Picky or ASD?

C hesitantly tries a popsicle, while M enjoys an ice cream sandwich.


This Time Health article asks: Is picky eating an early sign of autism?

Pickiness about food is one of those early signs that is just as easily interpreted as normal toddler behavior, especially if one factors out the intensity of the behavior.

C has always been more than just a picky eater: the mere sight of an unexpected food item on his plate would send him into an apoplectic state. The rejection of different foods wasn’t based on taste or texture: it was the mere presence of something unexpected—something out of the normal routine—that would cause the breakdown.

This caused a lot of anxiety because many kids with his lung disease end up on feeding tubes (their bodies burn extra calories trying to keep their oxygen levels up), and he was already in the fifth percentile for weight. Fortunately, the staples of C’s diet were hearty.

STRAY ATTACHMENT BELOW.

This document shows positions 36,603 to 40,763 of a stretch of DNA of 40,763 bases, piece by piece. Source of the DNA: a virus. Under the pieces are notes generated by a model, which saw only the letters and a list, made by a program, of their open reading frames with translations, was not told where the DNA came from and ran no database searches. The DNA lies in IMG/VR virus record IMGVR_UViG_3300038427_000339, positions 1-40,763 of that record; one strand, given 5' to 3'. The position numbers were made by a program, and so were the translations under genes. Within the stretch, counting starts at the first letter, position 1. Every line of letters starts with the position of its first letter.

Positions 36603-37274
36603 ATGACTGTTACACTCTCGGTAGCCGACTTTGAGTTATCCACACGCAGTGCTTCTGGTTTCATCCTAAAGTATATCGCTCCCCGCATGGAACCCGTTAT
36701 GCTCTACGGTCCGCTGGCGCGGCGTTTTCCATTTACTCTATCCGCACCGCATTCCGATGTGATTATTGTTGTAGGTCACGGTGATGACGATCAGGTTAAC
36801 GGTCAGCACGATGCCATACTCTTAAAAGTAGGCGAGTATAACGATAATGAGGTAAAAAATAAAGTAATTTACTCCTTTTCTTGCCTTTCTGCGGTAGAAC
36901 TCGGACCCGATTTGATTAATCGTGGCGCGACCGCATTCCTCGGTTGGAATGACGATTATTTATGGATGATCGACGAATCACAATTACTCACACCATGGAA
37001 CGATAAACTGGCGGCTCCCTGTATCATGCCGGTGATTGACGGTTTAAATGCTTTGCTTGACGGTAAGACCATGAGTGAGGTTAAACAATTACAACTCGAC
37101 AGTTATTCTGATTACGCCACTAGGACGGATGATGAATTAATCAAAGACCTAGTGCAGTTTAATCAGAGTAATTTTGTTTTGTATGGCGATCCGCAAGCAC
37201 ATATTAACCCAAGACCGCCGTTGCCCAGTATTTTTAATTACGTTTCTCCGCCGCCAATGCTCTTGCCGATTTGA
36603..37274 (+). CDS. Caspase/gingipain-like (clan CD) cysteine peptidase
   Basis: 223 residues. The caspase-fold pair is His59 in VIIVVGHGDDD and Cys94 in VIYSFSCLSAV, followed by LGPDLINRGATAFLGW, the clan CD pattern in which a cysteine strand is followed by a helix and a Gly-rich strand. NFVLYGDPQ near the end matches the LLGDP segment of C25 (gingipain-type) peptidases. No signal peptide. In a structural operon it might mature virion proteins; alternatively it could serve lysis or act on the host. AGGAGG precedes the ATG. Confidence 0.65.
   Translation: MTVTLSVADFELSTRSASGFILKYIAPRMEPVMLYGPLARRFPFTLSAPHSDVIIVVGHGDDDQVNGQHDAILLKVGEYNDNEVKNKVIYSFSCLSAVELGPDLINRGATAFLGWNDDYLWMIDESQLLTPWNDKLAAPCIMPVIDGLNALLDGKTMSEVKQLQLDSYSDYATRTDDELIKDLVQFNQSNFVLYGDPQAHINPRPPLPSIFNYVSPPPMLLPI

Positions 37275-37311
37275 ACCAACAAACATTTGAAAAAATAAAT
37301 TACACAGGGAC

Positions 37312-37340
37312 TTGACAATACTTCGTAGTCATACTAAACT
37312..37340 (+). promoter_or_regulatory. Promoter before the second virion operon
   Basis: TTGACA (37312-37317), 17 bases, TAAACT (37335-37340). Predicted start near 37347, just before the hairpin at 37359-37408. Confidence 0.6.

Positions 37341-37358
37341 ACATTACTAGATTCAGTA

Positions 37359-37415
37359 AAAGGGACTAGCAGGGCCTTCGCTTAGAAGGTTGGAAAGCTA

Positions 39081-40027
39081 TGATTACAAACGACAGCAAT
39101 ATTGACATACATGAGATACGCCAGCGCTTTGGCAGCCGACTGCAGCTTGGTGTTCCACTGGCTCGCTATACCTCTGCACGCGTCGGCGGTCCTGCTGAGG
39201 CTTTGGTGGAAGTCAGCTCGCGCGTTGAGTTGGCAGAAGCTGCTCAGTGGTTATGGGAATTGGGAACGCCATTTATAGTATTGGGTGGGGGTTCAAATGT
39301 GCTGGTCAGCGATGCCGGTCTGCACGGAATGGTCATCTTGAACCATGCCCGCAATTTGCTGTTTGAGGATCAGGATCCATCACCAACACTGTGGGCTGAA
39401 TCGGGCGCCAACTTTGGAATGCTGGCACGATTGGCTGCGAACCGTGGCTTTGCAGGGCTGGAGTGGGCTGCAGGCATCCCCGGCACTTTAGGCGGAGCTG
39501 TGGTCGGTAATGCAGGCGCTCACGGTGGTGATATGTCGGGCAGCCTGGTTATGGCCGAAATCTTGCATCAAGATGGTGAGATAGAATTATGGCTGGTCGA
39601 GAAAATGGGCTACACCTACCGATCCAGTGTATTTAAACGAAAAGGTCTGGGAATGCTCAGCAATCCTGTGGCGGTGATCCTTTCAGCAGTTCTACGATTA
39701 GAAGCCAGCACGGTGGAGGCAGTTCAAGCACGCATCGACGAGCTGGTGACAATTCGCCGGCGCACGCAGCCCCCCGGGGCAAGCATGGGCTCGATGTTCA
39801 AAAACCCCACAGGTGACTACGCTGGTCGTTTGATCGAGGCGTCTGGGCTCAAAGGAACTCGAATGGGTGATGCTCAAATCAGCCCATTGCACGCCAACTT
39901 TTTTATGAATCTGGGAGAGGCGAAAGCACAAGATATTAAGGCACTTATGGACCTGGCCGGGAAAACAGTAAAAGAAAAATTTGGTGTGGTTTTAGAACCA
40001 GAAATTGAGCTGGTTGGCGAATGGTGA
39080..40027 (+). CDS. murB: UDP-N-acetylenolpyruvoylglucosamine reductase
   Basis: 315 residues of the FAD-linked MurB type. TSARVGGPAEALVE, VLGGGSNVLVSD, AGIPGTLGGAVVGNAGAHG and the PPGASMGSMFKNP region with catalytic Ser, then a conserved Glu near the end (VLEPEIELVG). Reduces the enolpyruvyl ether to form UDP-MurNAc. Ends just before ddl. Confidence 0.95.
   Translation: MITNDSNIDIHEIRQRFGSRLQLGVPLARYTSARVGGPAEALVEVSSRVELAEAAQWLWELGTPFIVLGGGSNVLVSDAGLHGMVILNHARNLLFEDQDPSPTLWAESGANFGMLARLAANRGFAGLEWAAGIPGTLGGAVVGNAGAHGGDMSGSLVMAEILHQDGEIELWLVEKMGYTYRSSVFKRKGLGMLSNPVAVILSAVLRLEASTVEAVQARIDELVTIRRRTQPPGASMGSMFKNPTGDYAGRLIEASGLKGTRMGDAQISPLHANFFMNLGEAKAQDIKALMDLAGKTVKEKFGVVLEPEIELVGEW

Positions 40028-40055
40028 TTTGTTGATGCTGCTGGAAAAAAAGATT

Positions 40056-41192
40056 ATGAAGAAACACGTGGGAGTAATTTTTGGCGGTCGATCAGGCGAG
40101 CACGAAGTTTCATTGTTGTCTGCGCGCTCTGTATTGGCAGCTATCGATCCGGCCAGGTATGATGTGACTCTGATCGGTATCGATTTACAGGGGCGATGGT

When we started to suspect autism, we learned that many other parents of ASD kids were experiencing the same thing. (By contrast, C’s twin M will eat—or at least try—almost anything, a trait that probably puts him at the opposite extreme!)

The good news is that with a lot of ABA therapy, C is becoming more tolerant of a wider variety of foods: we started by simply placing different food items on his plate, and telling him that if he didn’t want them, he could remove them himself. Getting him to touch the food—and therefore to interact with it—was the first small step toward ultimately getting him to try it.

While C would still be defined as a picky eater, the meltdowns occur far less frequently, and he now eats, or at least tries, a wider variety of foods.

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